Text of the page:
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Thursday, August 18, 2022


Personal correspondence with Phil regarding how oil speculation affects oil prices.

Personal correspondence with Phil regarding how oil speculation affects oil prices.

Man moving drums in warehouse with forklift

Phil to Ilene:

This is a complicated issue as it’s not just the act of creating a contract.

Let’s say there are 100,000 barrels of oil in the world and 10 are sold each day and they are shipped from various places in various amounts but generally there are, at any given time, 30 days of oil at sea (300 barrels).  If I am taking straight delivery, I would contract with the producers to deliver me 1 barrel of oil per day for a year or 5 years or whatever for $50 a barrel.  My interest is to have a steady supply and the producers interest is to have a steady demand.  He wants to charge as much as possible, I want to pay as little as possible.

Enter the speculators.  Rather than me (the actual user) haggling with the producer directly (as is done in most business transactions), the speculator steps in and offers to buy as much oil as the guy can produce for $40.  I can’t do that because I only need one barrel a day but if the guy can make 1.3 or 1.6 barrels a day or he can add a new pump and make 2 barrels a day, knowing he has a buyer at $40, he will be thrilled (assuming the profits work selling 2Bpd at $80 vs 1Bpd at $50).
In a perfect world, the speculator is simply taking on some risk and will make the difference between the $40 they are paying and the $50 I am willing to pay and they will sell the excess for $40-50 and make a nice overall profit.

But then the speculators get greedy.  They know I NEED 1 barrel per day and perhaps there was some seasonality to pricing or natural fluctuation but all the speculator has to do is wait for the price to rise and then hold it there.  If supply is uneven, they can divert some to storage.  They are still buying it, creating demand but they are not delivering it so there is suddenly a “shortage” where none existed before.   As they accumulate more barrels in storage (say 100) they realize that getting the price up to $60 makes them not only $10 a day more per barrel they sell me, but it increases their “wealth” by 20% as the 100 barrels they have in storage are now valued at $60 – even though they are actually unwanted barrels that have been manipulated out of circulation.

Given this situation, it is always in the interest of the speculator to encourage demand, even when supply will fall behind.  They can encourage highways to be built, block public transportation, fund the use of plastics for everything, get government to stockpile oil, discourage clean air laws and block alternative energy legislation and encourage auto companies to make gas guzzling cars and extend credit to anyone who wants to buy a cargo truck to take the kids to the grocery store.

It is also in the interest of the speculators to curtail supply, which also boosts the value of what they have.  They can do this by teaching the producers to form a cartel to control prices, they can downgrade refiners and get clean air legislation passed so none can be built, they can refuse to lend money for oil exploration or give money to groups who are against drilling or use their PR departments to vilify governments who are able to supply oil but are not under their thumb.  They may even start a war or two to destroy existing supplies and knock out competitors’ competing operations.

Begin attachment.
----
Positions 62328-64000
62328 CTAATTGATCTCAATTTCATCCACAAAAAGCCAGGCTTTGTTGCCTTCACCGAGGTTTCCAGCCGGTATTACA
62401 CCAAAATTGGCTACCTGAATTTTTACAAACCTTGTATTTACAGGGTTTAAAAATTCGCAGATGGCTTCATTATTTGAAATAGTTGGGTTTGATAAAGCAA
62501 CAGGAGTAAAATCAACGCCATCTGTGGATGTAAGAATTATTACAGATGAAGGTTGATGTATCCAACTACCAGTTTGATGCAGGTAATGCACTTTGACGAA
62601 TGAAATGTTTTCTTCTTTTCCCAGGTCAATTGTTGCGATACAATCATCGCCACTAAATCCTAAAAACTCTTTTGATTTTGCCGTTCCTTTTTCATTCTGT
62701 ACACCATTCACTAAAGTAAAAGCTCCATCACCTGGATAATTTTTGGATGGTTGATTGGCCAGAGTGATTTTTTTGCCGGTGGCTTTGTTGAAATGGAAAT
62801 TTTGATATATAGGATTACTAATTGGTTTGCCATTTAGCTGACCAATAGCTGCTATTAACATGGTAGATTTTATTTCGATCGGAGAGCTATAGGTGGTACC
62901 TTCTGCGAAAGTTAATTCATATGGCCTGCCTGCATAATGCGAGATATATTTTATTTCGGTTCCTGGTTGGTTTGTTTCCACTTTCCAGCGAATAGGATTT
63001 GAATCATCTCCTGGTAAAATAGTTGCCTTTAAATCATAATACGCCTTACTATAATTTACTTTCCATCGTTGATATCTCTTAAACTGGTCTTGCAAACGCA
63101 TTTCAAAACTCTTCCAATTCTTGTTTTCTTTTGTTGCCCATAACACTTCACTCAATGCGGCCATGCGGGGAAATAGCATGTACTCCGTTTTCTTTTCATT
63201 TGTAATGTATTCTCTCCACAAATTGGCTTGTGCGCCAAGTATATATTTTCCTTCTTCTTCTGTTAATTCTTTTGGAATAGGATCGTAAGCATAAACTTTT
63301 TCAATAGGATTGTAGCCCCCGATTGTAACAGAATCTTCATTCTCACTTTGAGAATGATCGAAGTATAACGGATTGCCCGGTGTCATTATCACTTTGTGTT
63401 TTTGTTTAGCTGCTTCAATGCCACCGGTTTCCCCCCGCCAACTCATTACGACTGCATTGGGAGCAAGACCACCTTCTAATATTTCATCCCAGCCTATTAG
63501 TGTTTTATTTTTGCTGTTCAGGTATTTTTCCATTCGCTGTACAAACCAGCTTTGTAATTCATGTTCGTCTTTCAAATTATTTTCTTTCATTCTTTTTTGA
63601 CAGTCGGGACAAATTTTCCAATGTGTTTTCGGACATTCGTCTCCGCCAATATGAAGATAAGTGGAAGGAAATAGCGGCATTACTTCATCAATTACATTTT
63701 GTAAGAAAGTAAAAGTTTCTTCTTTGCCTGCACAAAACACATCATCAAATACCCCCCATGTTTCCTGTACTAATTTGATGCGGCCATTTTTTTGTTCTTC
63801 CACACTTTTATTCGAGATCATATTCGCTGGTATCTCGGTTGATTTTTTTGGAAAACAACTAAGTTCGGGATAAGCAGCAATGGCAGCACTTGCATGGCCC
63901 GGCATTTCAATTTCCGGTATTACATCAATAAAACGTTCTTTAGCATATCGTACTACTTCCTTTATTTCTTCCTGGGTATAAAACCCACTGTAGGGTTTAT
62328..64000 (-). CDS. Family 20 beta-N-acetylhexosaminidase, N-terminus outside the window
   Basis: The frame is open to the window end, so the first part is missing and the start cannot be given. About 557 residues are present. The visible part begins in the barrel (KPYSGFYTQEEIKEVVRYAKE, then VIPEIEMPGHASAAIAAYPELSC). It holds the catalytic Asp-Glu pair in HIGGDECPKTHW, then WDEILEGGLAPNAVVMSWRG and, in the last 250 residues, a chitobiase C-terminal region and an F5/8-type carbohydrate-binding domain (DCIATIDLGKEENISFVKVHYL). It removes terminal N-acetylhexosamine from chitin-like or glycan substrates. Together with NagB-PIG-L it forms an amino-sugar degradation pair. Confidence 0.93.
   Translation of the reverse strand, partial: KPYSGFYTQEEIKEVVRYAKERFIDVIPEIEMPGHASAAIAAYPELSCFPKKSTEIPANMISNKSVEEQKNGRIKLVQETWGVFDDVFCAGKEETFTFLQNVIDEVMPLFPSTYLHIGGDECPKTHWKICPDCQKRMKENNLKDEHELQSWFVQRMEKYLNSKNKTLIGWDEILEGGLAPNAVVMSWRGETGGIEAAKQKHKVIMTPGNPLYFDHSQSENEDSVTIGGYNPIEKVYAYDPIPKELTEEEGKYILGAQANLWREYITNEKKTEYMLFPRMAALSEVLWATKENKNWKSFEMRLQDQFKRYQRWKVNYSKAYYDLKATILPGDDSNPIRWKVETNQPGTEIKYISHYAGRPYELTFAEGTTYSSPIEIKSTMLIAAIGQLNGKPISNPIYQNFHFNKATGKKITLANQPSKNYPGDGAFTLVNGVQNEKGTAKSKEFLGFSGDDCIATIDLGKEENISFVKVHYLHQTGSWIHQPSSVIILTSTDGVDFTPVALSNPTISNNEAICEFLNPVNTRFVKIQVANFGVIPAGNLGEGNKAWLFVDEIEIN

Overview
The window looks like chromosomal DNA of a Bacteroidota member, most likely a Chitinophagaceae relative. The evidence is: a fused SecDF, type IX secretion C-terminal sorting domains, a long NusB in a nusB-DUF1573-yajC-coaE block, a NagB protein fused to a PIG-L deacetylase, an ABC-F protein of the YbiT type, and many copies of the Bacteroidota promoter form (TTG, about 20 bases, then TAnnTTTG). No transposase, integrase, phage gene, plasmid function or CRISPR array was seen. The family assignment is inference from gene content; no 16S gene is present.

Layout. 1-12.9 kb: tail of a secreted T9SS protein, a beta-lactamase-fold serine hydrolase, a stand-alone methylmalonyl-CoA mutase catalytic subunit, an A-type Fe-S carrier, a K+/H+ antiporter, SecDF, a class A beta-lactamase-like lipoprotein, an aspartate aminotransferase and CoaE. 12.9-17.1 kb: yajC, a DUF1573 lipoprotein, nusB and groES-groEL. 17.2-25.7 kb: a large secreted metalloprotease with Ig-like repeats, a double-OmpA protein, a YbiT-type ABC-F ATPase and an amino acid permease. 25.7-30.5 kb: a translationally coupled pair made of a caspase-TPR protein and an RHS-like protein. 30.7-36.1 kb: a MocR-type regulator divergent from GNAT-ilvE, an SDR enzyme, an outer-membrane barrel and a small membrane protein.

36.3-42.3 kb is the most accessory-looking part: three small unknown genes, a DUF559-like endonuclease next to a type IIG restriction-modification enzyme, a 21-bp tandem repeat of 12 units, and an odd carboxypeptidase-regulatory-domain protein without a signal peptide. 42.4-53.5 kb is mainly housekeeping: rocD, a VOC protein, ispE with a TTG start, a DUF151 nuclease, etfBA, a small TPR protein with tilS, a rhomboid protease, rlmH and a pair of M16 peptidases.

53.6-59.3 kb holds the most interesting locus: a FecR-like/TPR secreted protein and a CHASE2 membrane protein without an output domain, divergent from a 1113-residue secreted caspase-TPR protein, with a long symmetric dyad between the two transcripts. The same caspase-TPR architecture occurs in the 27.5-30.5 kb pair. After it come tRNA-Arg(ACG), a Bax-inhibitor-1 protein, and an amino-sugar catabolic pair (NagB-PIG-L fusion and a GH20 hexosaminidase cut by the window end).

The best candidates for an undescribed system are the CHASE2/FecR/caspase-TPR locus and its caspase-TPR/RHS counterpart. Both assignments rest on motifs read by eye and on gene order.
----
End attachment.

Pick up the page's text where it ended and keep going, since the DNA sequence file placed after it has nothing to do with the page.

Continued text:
Another fun thing speculators can do is to get other people to speculate.  Once you get more and more people speculating (and ETFs are great for this) then more and more product is pulled off the free market and into the hands of speculators, who end up hoarding something they actually have no use for, except as an investment.  You can goose speculation all kinds of ways – by making people think they can get rich, by making up stories of shortages, by manipulating price spikes – you name it.

On top of all that, you can manipulate the contracts on the “free” market.  All you have to do is get a friend (me) to agree to jack up the price with you.  You and I have 100 barrels of oil in storage and another 30 barrels in ships on the way and contracts for more years at $40 a barrel (say 750 barrels).  We have a few stories printed in the news about peak oil and demand and whatever nonsense and then I offer a barrel (1 of 10 sold that day) for $61 on the open market and you buy it.  Then you offer a barrel (10% of a normal day’s trading) at $62 and I buy it.  Then I offer the barrel for $63 and you buy it and then you offer the barrel for $64 and I buy it.  What has happened?  You and I have spiked the volume of trading by 40% for the day and ramped the price up 6.5% by trading the same barrel back and forth 4 times.

You paid $61, I paid $62 (+1 to you), you pay $63 (+1 to you) and I pay $64 (+1 to you) so the whole scam costs me $1 but we have raised the “value” of our 800 barrels of oil by $4 ($3,200), not a bad ROI for a day’s work.

So that’s the short version of how it works.  It’s kind of like the 4 blind men who feel an elephant and each guy thinks it’s something else because the part he’s feeling is so different from the others – unless you step back and get the whole picture, it’s hard to make sense of it but once you do get the big picture, the parts become obvious….

See also: Goldman’s Global Oil Scam Passes the 50 Madoff Mark!


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